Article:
A construction mortgage is a mortgage that covers the cost of the construction of a home; this differs from other types of mortgages in a number of ways.
There are two types of mortgages that you can get when you are buying a home. The first is known as a completion mortgage, under which the loan isn’t transferred until construction is complete – or at least, until one takes possession of his/her home.
One may still be required to come up with a down payment, although it may be payable in installments. Because payment isn’t made until the construction is complete, one can usually make desired changes to the mortgage up until 30 days before the possession date.
Although a completion mortgage can give one some peace of mind that the mortgage won’t be finalised until one has something in exchange – a bricks and mortar home – there is also the uncertainty that anything could take place between now and then.
If you change jobs or get a new loan, for example, your mortgage approval could be in jeopardy. Depending on the length of time estimated for the completion of your build, you might not want to make that kind of commitment. The good news is that if you want a completion mortgage, you probably won’t have to wait that long; most lenders who do these types of mortgages want the build to be completed within 120 days.
The second type of construction mortgage that you can get is called a draw or a progress-draw mortgage, which allows the builder to draw money throughout the building process. With a progress-draw mortgage, the loan is being dispersed in increments: the first, when the build begins; the second, around 35-40%; the third, around 65-70%; and the last, which is close to or at 100% finished.
The progress-draw option is also available if you’re building your own home and need money throughout the process.
This mortgage is beneficial from a cash flow perspective, as the builder doesn’t have to come up with the money for the build upfront without getting anything in return. An inspection is required throughout the building process to ensure that things are on schedule and done properly, and if the build doesn’t pass inspection then the builder doesn’t get the next payment. While these visits are great for keeping things on track, you’ll have to pay an additional fee each time the appraiser makes an appearance. With the progress-draw mortgage, you may be charged interest from the date you make your first payment, and you aren’t able to change the mortgage once your lender advances the initial payment.
A construction mortgage must be secured by the land in addition to its improvement value, which combines to make up the total value of the project. If the plot of land has little or no mortgage, then the builder is able to receive the first draw of financing at once, known as the initial “foundation” draw.
If you’re building from scratch on your own and need a loan to purchase the land separately, you may need a different type of loan to buy the land – a step that generally doesn’t apply if you’re buying a home through a builder.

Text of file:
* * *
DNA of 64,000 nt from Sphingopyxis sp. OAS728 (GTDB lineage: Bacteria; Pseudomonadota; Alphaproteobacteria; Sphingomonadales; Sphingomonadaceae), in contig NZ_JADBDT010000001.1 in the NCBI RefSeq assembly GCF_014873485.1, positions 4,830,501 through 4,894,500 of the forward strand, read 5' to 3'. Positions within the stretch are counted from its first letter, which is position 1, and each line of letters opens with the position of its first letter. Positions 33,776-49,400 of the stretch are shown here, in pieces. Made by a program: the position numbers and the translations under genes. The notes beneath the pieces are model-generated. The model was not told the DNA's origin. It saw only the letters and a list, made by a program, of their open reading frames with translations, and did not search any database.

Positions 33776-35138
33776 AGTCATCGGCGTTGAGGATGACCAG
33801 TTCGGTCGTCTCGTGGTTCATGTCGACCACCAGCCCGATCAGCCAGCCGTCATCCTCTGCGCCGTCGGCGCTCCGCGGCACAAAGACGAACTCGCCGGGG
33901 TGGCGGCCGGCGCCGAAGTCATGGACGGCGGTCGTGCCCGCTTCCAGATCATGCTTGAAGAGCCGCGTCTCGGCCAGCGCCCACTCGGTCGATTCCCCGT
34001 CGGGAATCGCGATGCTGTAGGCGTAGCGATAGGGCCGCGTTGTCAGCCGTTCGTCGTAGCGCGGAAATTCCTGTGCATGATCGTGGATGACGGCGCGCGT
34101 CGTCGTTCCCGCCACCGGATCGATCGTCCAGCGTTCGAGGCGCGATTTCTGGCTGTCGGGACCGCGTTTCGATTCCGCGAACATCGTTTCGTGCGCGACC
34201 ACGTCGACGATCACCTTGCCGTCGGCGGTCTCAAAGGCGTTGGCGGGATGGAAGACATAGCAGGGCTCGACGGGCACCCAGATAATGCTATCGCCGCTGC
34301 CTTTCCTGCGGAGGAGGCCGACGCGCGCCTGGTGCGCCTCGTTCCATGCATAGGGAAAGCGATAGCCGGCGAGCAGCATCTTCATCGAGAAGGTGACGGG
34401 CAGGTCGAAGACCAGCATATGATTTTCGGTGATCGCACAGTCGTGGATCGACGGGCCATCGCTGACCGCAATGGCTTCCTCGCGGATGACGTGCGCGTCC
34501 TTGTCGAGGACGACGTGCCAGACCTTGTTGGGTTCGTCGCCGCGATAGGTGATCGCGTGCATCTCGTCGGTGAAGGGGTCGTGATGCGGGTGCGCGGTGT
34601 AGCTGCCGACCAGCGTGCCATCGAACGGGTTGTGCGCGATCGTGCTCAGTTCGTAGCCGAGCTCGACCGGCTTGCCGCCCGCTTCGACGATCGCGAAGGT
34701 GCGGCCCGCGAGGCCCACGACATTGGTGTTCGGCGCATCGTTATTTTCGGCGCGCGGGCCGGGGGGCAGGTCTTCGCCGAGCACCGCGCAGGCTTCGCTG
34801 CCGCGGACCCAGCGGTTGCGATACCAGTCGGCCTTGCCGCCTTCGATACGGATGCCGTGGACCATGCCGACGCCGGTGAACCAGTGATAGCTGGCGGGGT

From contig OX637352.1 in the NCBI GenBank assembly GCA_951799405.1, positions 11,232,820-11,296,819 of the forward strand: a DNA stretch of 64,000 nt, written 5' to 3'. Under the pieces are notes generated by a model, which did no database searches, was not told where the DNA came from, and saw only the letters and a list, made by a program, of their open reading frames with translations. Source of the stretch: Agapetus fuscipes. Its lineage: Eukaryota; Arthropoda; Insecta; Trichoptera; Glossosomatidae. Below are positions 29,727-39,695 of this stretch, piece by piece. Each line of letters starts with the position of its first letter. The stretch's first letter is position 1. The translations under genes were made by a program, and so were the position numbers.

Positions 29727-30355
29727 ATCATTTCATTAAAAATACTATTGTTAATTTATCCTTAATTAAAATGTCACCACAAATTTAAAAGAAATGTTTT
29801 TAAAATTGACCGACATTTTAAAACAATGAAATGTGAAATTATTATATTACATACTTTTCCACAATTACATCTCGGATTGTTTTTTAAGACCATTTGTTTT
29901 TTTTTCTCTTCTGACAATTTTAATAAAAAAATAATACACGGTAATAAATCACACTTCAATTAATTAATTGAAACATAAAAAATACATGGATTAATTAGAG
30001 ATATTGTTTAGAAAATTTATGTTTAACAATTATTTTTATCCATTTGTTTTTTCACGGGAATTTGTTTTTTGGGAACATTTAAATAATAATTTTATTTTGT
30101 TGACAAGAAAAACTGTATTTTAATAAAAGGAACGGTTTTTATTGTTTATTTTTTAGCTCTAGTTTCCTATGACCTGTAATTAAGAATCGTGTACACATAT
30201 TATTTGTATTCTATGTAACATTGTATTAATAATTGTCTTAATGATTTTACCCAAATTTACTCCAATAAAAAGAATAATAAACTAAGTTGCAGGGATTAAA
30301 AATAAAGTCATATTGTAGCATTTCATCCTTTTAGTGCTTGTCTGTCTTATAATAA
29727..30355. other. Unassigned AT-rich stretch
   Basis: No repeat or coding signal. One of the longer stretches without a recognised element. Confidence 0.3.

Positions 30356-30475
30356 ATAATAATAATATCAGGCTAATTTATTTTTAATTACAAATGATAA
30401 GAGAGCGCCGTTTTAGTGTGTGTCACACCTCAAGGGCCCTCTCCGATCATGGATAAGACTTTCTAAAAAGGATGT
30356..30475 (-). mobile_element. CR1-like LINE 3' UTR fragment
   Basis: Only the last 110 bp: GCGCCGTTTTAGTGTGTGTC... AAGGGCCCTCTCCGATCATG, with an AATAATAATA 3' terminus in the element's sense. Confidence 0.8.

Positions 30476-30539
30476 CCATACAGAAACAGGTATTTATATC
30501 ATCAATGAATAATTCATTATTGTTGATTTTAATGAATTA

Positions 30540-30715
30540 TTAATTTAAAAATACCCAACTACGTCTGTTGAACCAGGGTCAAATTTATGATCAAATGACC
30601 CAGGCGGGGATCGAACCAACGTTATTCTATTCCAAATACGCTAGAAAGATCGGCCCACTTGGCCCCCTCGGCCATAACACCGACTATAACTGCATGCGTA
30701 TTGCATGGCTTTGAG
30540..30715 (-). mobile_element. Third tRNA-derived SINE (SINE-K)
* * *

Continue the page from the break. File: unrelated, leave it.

When buying land, do your due diligence beforehand to ensure that you will be allowed to build the property that you want on that particular piece of land. Some things to consider: the source of water and wastewater removal on the property; how the land is currently zoned/owned/partitioned; current environmental concerns with the property that might need mitigating; and the availability of utilities and other amenities.
The process of getting a mortgage can be a little trickier compared to more typical mortgages. Some lenders have limitations regarding the length of time necessary for the build and won’t lend you money if you expect the build to go on for longer than their specified date. You may also need an estimate when it comes to construction costs – including the land, if that hasn’t been purchased already.
Completion mortgages aren’t a big deal to lenders, because the loan isn’t finalised until the build is complete, there’s no more risk to them than there would be for any other type of residential resale property.
Progress-draw mortgages however are much riskier. A lender charges you interest on your mortgage, but their real fall-back plan in the event that you default on your loan is to repossess your home and then sell it in order to get their money back. With a progress-draw mortgage, that will be much harder to do effectively since the building may or may not be complete.
Not only is there an increased possibility that it will take longer to sell the home, but the value of the home itself is also uncertain if it’s not completed.
Speaking to a mortgage broker who specialises in construction will clear up any concerns you may have, and help you explore all of the options available to you based on your goals. This way, you’ll avoid getting invested in building your dream home, only to have your heart broken when you can’t pay for it.